Weaning baby from liquids to solids
The eating habits, foods and flavours that are introduced from the beginning, will establish behaviour and eating practices for your bub for the rest of their life. Choices made at this stage, including the introduction to foods, initiate habits that may continue long into childhood, and subsequently adulthood. It's important to ensure these choices are appropriate for optimal growth, body weight and dental health.
It is important to begin with single ingredient solid foods which are recommended as being low irritant. These include baby rice cereal, steamed and pureed fruits, such as pear and apple, and steamed and pureed vegetables, such as potato, sweet potato and pumpkin. It is advisable to introduce new foods carefully, by testing them in small quantities over 2-3 days; this allows parents to easily identify any food-related problems, as well as allowing bub the chance to learn the tastes and textures of new foods.
Don't worry if they do not seem to like some foods straight away. This is all very new to them and research shows they need at least 10 tastes of the same food before they decide to like it. It is vital that bubs' food contains no added salt, sugar, artificial preservatives, flavours or colours. The introduction of processed foods of any kind, like processed meats, soft drinks, and savoury snack items, are not recommended for babies and children.
The cooking method is also extremely important in retaining vital nutrients for bub. Steaming is the best cooking method for hard fruits and vegetables. This method retains maximum nutrients, as well as the natural colour, flavour, aroma and texture of the food. Since bubs eat such small quantities to start with, it's usually easier to cook in bulk and freeze in cubes or containers. Freezing is a great way to preserve nutrients, taste and texture of the food.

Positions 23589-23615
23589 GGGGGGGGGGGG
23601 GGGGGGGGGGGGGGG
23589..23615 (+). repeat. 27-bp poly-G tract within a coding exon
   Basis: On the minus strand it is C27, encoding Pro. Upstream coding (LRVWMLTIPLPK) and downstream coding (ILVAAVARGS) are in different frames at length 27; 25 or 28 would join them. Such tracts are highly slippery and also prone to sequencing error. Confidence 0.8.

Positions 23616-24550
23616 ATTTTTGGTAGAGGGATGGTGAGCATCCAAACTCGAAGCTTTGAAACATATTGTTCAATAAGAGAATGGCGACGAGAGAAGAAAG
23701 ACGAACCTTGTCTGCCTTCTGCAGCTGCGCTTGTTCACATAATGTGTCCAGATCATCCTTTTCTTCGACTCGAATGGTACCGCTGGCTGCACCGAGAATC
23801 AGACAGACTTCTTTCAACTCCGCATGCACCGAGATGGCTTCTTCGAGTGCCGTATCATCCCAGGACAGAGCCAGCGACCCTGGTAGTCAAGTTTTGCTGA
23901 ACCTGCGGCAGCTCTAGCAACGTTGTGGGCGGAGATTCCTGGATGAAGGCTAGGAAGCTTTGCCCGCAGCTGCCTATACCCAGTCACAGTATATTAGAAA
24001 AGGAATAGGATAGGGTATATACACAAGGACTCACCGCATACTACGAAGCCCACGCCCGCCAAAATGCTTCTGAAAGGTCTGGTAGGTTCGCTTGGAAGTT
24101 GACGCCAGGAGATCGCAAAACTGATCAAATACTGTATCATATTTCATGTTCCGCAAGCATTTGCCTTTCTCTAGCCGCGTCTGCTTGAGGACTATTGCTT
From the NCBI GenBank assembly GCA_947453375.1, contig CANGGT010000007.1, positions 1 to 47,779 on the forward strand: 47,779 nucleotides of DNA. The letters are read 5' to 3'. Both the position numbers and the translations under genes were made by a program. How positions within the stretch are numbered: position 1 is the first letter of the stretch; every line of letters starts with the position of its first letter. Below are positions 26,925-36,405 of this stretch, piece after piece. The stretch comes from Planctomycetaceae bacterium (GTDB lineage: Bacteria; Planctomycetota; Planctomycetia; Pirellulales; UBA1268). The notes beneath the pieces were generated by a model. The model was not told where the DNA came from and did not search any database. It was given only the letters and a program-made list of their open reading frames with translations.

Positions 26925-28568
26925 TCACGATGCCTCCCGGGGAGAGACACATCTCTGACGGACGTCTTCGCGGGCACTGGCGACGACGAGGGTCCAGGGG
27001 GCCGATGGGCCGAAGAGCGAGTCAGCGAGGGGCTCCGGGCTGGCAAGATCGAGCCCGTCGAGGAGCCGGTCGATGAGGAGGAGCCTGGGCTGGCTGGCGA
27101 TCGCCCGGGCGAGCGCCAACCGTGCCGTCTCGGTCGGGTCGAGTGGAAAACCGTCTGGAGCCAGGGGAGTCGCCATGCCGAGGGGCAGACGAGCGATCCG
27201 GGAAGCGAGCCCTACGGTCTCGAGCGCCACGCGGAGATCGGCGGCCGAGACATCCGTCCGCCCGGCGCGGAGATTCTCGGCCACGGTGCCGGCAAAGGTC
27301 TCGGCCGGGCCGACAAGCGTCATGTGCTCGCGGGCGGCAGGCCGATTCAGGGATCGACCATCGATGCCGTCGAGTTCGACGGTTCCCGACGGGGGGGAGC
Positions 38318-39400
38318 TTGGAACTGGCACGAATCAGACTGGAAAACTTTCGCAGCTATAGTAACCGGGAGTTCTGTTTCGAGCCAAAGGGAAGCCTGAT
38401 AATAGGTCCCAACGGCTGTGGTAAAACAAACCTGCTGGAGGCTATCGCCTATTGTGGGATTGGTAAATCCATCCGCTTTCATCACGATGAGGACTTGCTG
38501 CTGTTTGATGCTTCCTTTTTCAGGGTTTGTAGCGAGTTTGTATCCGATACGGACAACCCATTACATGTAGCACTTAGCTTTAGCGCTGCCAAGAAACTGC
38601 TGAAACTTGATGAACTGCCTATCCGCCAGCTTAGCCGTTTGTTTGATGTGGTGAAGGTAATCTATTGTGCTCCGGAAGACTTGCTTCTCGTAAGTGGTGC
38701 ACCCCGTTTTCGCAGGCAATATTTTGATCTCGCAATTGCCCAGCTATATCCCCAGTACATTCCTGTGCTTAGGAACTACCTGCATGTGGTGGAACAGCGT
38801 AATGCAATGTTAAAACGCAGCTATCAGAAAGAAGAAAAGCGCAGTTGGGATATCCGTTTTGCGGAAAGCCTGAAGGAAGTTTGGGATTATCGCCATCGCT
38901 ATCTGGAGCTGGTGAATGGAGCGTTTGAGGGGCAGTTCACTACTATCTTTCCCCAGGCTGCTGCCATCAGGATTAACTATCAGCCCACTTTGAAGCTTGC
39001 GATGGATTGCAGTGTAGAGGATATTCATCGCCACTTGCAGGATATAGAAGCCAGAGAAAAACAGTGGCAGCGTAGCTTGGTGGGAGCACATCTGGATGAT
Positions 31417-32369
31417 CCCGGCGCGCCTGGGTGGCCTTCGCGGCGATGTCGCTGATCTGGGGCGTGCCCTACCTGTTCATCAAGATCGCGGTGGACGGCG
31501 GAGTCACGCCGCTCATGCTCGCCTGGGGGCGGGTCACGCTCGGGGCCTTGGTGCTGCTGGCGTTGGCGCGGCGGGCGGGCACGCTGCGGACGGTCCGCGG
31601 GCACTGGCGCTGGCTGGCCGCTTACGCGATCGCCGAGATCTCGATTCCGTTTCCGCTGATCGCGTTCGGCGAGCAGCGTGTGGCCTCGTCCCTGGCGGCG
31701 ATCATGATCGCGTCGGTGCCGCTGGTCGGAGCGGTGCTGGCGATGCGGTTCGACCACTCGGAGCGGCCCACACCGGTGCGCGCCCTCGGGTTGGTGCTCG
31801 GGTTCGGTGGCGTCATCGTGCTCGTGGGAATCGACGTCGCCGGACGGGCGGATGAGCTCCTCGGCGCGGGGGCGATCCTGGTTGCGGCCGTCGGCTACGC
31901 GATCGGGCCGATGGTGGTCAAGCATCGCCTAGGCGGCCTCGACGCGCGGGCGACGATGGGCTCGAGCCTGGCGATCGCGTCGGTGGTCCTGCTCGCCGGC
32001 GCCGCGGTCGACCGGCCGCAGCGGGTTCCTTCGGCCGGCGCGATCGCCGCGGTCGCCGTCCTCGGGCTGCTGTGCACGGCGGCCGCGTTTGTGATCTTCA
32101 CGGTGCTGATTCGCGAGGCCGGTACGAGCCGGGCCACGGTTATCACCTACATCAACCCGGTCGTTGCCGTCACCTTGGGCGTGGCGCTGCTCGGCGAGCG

The nutritional quality of the diet is important to ensure that the child receives the levels of nutrients specified in the recommended dietary intakes. It is important to start with all natural ingredients, which are not over cooked, so the foods taste just as they are meant to, whilst still maintaining different textures and progressing from soft, lumpy then finger food. This is why dietitians do not recommend the regular use of shelf stable baby food, as it has undergone high temperature heating, which affects the flavour, texture and nutrient values. There are other commercial foods available which are more appropriate for everyday use. These include fresh and frozen varieties.
It is recommended that by the time the bub is 12 months of age they have been introduced to a full range of fruit, vegetables, cereal and protein sources.
Healthy Eating Habits for Life
Ensuring the best practice eating habits are introduced when your bub is beginning to eat solid food is a very cost effective way to promote optimal heath and development in your child as they grow right through into adulthood.
Bubs need to consume sufficient amounts of essential nutrients including proteins, carbohydrates and fatty acids, particularly long-chain polyunsaturated fatty acids.
The infant feeding guidelines associated with the NHMRC Dietary Guidelines for Children and Adolescence have recommendations to identify and promote the best eating habits and behaviour as your children are introduced to new foods. The following points are all very important in encouraging your Bub to have a good relationship with food.